The ‘V-shaped’ recovery refers to a steep downward contraction followed immediately by a rapid recovery: Business cycle peak to trough and right back to peak. Recent data releases on initial unemployment insurance claims, the Weekly Economic IndexGDP, and personal consumption all but guarantee the steep downward contraction part. So a V-shaped full recovery is the best-case scenario at present. But both the depth of contraction and our subsequent trajectory for recovery remain very much TBD.

Recent U.S. macro forecasts from Goldman Sachs, JP Morgan Chase, and the Congressional Budget Office (CBO) all show a steep contraction in the first half of the year, on the order of 12-15% cumulatively, followed by rapid growth rates in the second half of the year. These forecasts partially resemble a ‘V’, but are missing the return back to peak: Consensus forecasts show the economy contracting 5-7% on net for the year, a substantially larger decline than cumulatively experienced during the Great Recession, as depicted in the figure below. Call it a ‘V-shaped’ partial recovery:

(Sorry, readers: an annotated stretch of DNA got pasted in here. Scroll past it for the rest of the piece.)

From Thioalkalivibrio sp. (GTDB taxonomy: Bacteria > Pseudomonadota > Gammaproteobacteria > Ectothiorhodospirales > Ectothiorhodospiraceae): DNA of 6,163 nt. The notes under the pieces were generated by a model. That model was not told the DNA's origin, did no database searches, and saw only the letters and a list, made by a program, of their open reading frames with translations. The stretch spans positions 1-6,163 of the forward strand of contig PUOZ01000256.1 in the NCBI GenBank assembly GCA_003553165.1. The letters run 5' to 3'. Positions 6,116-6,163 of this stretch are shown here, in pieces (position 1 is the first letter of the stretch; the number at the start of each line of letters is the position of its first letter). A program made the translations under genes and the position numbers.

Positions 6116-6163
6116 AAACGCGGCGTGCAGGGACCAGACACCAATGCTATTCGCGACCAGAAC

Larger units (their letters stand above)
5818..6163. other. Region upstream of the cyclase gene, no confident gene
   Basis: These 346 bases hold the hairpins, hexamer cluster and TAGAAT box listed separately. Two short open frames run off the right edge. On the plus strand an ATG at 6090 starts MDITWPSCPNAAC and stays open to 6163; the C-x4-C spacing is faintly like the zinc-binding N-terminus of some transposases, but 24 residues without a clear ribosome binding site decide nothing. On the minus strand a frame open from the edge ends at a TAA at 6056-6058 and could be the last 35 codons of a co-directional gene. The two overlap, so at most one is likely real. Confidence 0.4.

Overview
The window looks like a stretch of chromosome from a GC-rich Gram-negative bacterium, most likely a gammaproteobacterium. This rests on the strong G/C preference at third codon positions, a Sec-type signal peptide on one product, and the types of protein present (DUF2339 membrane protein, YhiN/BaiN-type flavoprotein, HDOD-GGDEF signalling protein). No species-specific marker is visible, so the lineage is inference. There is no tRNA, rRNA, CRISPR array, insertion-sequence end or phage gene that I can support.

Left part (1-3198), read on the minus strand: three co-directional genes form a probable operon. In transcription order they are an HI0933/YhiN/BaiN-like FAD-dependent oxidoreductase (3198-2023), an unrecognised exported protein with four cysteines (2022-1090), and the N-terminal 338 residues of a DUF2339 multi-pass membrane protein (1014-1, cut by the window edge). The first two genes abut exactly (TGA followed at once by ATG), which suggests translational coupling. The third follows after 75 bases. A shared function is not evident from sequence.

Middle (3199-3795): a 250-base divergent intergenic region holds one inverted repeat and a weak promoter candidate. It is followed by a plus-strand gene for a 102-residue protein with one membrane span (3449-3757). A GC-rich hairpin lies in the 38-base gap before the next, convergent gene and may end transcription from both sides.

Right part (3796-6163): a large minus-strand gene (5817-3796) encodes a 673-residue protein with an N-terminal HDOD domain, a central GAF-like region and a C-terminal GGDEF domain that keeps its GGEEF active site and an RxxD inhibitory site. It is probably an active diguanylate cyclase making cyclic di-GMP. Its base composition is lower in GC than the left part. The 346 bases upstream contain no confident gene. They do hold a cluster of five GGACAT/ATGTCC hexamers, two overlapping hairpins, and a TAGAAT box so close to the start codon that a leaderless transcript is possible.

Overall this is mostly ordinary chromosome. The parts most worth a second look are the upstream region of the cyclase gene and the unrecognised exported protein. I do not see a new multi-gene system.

Fig_GDP_GR copy

Rapid growth rates in the second half of the year would certainly be welcomed news, but even if such forecasts prove accurate, it would be premature to declare “mission accomplished.” Even with such rapid growth rates starting mid-year, CBO is forecasting unemployment rates averaging in the low double-digits throughout 2020 and 2021.

Big caveat: Current macro forecasts involve far more ad hoc guesswork than usual, and are effectively assuming that we get a handle on the coronavirus and economic activity can sustainably resume in the second half of the year.